The Avengers (2012 Film) - Production - Post-production

Post-production

In December 2011, Disney announced that the film would be converted to 3D. Said Whedon, "I'm not a big fan of extreme long lens, talky movies — I like to see the space I'm in and relate to it, so 3D kinda fits my aesthetic anyway. And the technology has advanced so far in the past couple years." Whedon also said that "there definitely are movies that shouldn't be in 3D" but "The Avengers isn't obnoxiously 3D. There's no, 'Oh look, we're going to spend 20 minutes going through this tunnel because it's in 3D!' And no one is pointing at the screen the entire time. But it's an action movie. Things tend to hurtle toward the screen anyway". In January 2012, it was reported that the film would be digitally remastered for IMAX 3D and open in IMAX theaters on May 4, 2012, the same day it opens in regular theaters. The film's IMAX release follows Marvel's IMAX releases of Iron Man 2 and Thor.

In a May 2012 interview, Whedon said that it was his decision to include Thanos in a post-credits scene, although the character is not identified in the film. "He for me is the most powerful and fascinating Marvel villain. He's the great grand daddy of the badasses and he's in love with Death and I just think that's so cute. For me, the greatest Avengers was Avengers Annual #7 (1977) that Jim Starlin did followed by Marvel Two-in-One Annual #2 (1977) that contained the death of Adam Warlock. Those were some of the most important texts and I think underrated milestones in Marvel history and Thanos is all over that, so somebody had to be in control and had to be behind Loki's work and I was like 'It's got to be Thanos.' And they said 'Okay' and I'm like 'Oh my God!'" An additional coda involving the Avengers eating shawarma was shot on April 12, 2012, a day after the world premiere. (Shawarma sales in Los Angeles, St. Louis, and Boston reportedly skyrocketed in the days following the film's release.)

The film contains more than 2,200 visual effects shots completed by 14 companies: Industrial Light & Magic, Weta Digital, Scanline VFX, Hydraulx, Fuel VFX, Evil Eye Pictures, Luma Pictures, Cantina Creative, Trixter, Modus FX, Whiskytree, Digital Domain, The Third Floor and Method Design. ILM, who previously worked on Ang Lee's Hulk, was the lead vendor and shared responsibility for creating many of the film's key effects, including the Helicarrier, the New York cityscape, digital body doubles, Iron Man and the Hulk. To create the on-screen Hulk, Ruffalo performed in a motion-capture suit on set with the other actors while four motion-capture HD cameras (two full body, two focused on his face) captured his face and body movements. Jeff White, ILM's visual effects supervisor, said, "We really wanted to utilize everything we've developed the last 10 years and make it a pretty spectacular Hulk. One of the great design decisions was to incorporate Mark Ruffalo into the look of him. So, much of Hulk is based on Ruffalo and his performance, not only in motion capture and on set, but down to his eyes, his teeth, and his tongue."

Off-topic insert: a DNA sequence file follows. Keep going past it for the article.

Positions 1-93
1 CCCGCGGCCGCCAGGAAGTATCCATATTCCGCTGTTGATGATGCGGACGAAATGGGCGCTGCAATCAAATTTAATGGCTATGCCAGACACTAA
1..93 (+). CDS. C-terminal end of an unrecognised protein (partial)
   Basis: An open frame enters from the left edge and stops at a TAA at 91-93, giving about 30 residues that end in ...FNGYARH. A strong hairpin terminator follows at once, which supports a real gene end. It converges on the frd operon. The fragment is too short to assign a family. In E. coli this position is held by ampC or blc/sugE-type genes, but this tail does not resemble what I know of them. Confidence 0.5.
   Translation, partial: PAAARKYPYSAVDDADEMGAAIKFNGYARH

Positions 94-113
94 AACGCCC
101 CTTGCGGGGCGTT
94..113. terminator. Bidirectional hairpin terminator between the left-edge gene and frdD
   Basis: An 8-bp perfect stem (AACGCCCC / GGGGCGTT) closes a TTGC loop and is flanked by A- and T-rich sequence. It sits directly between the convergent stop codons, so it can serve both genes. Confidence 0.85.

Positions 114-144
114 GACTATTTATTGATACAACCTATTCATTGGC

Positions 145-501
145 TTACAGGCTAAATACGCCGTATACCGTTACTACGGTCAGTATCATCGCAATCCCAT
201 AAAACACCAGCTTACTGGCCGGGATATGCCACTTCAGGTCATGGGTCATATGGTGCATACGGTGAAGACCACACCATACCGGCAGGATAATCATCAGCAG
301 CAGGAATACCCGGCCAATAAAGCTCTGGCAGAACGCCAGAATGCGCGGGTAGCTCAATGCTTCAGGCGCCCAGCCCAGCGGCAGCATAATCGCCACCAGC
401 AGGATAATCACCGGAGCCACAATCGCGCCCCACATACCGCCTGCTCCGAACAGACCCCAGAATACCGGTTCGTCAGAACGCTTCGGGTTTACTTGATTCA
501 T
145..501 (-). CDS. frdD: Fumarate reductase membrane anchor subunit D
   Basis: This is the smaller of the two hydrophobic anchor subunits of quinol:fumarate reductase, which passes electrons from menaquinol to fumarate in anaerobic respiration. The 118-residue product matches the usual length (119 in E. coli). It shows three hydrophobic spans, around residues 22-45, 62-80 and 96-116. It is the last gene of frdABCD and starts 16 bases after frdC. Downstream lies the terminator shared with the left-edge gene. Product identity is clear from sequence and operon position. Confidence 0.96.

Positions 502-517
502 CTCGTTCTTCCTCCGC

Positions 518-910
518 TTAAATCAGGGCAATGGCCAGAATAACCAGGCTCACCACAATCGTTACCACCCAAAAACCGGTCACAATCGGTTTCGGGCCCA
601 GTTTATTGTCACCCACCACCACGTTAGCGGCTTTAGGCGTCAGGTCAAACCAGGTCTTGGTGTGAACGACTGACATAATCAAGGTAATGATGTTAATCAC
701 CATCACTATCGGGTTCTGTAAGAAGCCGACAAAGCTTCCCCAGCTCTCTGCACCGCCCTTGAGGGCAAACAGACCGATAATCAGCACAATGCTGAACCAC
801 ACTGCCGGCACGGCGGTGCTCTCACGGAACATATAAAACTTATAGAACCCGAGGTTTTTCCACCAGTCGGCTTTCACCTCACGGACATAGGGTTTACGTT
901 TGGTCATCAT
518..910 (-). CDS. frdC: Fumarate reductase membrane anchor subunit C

ILM digitally recreated the vast majority of the New York cityscape used in the film. In total, ILM artists rendered an area of about ten city blocks by about four city blocks. To do this, ILM sent out a team of four photographers to take pictures of the area in a shoot that lasted 8 weeks. Disney and Sony Pictures agreed for OsCorp Tower from The Amazing Spider-Man to be included in the film, but the idea was dropped because much of the skyline had already been completed.

Weta Digital took over duties for animating Iron Man during the forest duel from ILM. Guy Williams, Weta's visual effects supervisor, said, "We shared assets back and forth with ILM, but our pipelines are unique and it's hard for other assets to plug into it. But in this case, we got their models and we had to redo the texture spaces because the way we texture maps is different." Williams said the most difficult part was re-creating Iron Man's reflective metal surfaces.

Scanline VFX completed the reveal shots of the Helicarrier, from the moment Black Widow and Captain America arrive on the carrier deck to the point where it lifts off. Evil Eye Pictures composited digital backgrounds into shots filmed against a greenscreen for scenes taking place inside the Helicarrier. Colin Strause of Hydraulx said, "We did the opening ten minutes of the movie, other than the opening set-up in space" including Loki's arrival on Earth and subsequent escape from the S.H.I.E.L.D. base. Luma Pictures worked on shots featuring the Helicarrier's bridge and incorporated the graphic monitor displays that were developed by Cantina Creative. Fuel VFX completed shots taking place in and around Tony Stark's penthouse at Stark Tower. Digital Domain created the asteroid environment, where Loki encounters The Other. Method Design in Los Angeles created the film's closing credits. Steve Viola, creative director at Method Design, said, "This piece was a two-minute, self-contained main on end sequence created entirely in CG. For each of the shots in the sequence, we designed, modeled, textured, and lit all of the environments and many of the foreground objects. We received assets from Marvel to include in the piece, then heavily re-modeled and re-surfaced them to create a post-battle macro sequence. We also designed a custom typeface for the Main Title of The Avengers as well as 30 credits set in-scene."

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